Finally, after seeing many cool things this week I arrived at Foundation Jambeli! The drive from Guayaquil is about an hour and a half, so Rafaela and I took a quick lunch break before taking a tour of the facility. After lunch, Rafaela showed me the animal rescue and breeding facility which includes spider monkeys, a spectacle bear, ostriches, Galapagos tortoises, crocodiles, and of course many Guayaquil Macaws; also known as the Great Green Macaw which is the focus of my work here in Ecuador. Rafaela has a large rescue and breeding project for these macaws with goals of returning these great birds into the wild. The Guayaquil Macaw is often confused for the widely known military macaw which is also green in color, but they are two distinct species. The Guayaquil Macaw is extremely endangered and it is believed that there are only about 80 individuals left in the wild. This bird, like many other macaws are endangered because of the pet trade and habitat destruction. In fact, Guayaquil has made this bird the symbol of the city in hopes of bringing more attention to its dire situation.
After our tour we went right to work, we joined up with other staff members named: Priscilla, Justo, Migeul, and Darwin to begin an inventory on the Guayaquil macaws at the Foundation Jambeli breeding center. While I carefully held each bird its microchip was checked to ensure functionality, and its weight and enclosure location were taken. After we completed our inventory, under Rafaela’s direction we moved a few grown birds out of their parent’s enclosure to new enclosures, where they would have a chance to make new bonds with other birds. At the end of the day we had inventoried fifty-one Guayaquil Macaws; a very productive day!
As a rescue and breeding center for endangered animals, Foundation Jambeli also focuses its efforts on educating its visitors about the pet trade and the improper treatment of exotic animals. Many of the center’s animals come to them as former pets, but Oso a spectacled bear was seized by a government authority from a circus that was not treating him properly. Oso may have had a tough start on life, but now he is one of the most beloved animals living at Foundation Jambeli!
I have had the opportunity to speak with staff the past few days about different enrichment devices for Oso; enrichment items are various items that encourage natural behaviors from an animal or stimulate the animal to think in new ways. In addition to brainstorming about new enrichment ideas, I received permission from Rafaela to target train Oso using a target pole! Today I was able to demonstrate and teach a few staff members about target training and how to target train Oso. This target training will not only cause Oso to think in new and different ways, but can also lead to teaching him new behaviors and making health checkups easier and less stressful. Oso is a very smart bear; by the end of the second day he began to pick up on the training. Just in case if you were wondering…Oso’s favorite treats are apples and jam!!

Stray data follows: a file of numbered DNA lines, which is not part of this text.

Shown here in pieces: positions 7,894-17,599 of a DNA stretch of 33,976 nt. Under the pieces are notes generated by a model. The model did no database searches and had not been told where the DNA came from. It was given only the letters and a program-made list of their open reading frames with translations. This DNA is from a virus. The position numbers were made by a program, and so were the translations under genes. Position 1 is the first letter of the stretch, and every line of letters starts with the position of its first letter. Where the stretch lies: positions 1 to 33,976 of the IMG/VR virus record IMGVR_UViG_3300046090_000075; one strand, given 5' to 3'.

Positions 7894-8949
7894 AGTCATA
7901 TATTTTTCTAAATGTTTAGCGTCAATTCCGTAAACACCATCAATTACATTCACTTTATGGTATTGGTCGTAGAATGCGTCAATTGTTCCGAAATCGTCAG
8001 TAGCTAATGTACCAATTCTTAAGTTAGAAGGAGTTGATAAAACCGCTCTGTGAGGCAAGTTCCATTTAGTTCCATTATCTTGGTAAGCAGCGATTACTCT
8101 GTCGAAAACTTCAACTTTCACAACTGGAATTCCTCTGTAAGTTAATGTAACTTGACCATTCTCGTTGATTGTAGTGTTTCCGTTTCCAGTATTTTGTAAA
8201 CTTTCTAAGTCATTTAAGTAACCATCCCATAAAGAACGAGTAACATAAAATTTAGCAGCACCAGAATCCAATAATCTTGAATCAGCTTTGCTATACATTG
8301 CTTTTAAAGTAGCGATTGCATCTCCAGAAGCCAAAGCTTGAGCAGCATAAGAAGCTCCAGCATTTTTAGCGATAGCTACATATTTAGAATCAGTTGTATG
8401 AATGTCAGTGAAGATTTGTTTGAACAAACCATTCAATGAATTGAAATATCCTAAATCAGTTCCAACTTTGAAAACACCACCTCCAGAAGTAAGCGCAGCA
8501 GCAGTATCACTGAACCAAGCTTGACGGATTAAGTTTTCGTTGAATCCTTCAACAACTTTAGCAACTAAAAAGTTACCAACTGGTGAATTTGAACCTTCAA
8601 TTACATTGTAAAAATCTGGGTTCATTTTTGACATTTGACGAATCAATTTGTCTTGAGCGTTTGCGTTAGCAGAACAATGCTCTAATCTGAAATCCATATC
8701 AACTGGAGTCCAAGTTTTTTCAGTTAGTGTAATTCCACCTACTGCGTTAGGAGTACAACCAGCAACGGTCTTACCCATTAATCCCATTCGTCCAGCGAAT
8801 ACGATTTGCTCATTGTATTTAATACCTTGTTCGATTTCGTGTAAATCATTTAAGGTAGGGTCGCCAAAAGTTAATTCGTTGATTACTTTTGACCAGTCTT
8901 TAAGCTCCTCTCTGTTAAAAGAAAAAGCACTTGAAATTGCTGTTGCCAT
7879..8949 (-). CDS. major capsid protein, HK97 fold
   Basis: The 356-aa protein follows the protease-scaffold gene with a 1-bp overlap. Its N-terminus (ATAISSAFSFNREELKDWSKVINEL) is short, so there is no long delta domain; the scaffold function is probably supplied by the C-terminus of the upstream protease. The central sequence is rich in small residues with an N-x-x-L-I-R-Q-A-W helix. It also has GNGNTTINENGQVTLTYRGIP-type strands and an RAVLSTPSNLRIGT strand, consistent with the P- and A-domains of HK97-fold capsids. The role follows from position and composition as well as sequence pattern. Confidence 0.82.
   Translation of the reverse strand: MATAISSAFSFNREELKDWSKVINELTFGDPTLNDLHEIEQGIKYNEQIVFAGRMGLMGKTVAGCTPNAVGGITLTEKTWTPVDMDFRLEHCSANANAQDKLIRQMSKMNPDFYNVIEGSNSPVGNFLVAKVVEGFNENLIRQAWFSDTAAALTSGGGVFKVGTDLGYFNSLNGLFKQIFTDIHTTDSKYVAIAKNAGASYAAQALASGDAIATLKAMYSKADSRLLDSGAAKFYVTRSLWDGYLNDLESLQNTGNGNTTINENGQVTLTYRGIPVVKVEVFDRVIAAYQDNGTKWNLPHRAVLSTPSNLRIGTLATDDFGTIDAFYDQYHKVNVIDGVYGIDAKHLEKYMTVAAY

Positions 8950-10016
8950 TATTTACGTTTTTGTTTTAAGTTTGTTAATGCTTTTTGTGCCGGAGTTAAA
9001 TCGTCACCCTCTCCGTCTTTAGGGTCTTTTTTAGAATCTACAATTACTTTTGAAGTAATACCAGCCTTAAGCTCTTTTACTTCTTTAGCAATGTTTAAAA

Today was a fun filled morning. While helping out with daily husbandry tasks, Justo a staff member at Foundation Jambeli let me bottle feed a few of their baby lambs! I absolutely love working with exotic animals but there is just something about domesticated farm animals that I cannot seem to get enough of!
Yesterday we had completed a large scale Guayaquil macaw inventory, but today brought more microchips and weighing of birds! In addition to the Guayaquil Macaw, Foundation Jambeli is home to the scarlet, blue and gold, green wing, and military macaws, and several other smaller psittacines. Today we had three birds: two green wing macaws and one Guayaquil macaw that each needed a microchip inserted. This is a simple process where a micro chip is inserted into the bird with a small syringe. The microchip is an excellent way to identify each macaw; as it is almost impossible to distinguish individuals in large groups because they all look similar! Knowing individuals is also vital when creating breeding pairs; the best breeding pairs will consist of macaws that are not related or have different genes. After inserting microchips into each bird we also took a blood sample for a DNA test. This blood sample will be used to determine the sex of the macaw it was taken from.
The big event for today at Foundation Jambeli, was to begin a massive crocodile and caiman inventory! The Guayaquil Macaw isn’t the only endangered species being rescued and bred at Foundation Jambeli; the center has over one hundred and fifty crocodiles and caimans. It is well known that many people do not like the crocodile because of its bad reputation. But the crocodile, like all other flora and fauna have a specific niche in the environment that is extremely important for them to fill!
Alongside of fellow staff members Priscilla and Justo, we began our inventory in the enclosure containing the youngest and smallest caimans and crocodiles. One by one, Justo and I careful obtained an individual by using proper handling techniques and began recording information. We recorded the length, weight, and sex of each individual in that enclosure. After completing this process with each individual, we moved each animal into a new enclosure so we wouldn’t record the same animal twice. After everything was said and done, we completed the measurements of fifty crocodiles and twenty-two caimans! The complete process took about four hours! This sounds like we were moving in slow motion but as we moved to the second enclosure the caimans and crocodiles were much larger and required more time and effort to correctly and safely manage. We accomplished a lot of work today! There are still four enclosures with crocodiles (some weighing over a couple hundred pounds) that will be inventoried in the future with help from staff from Guayaquil’s Historical Park.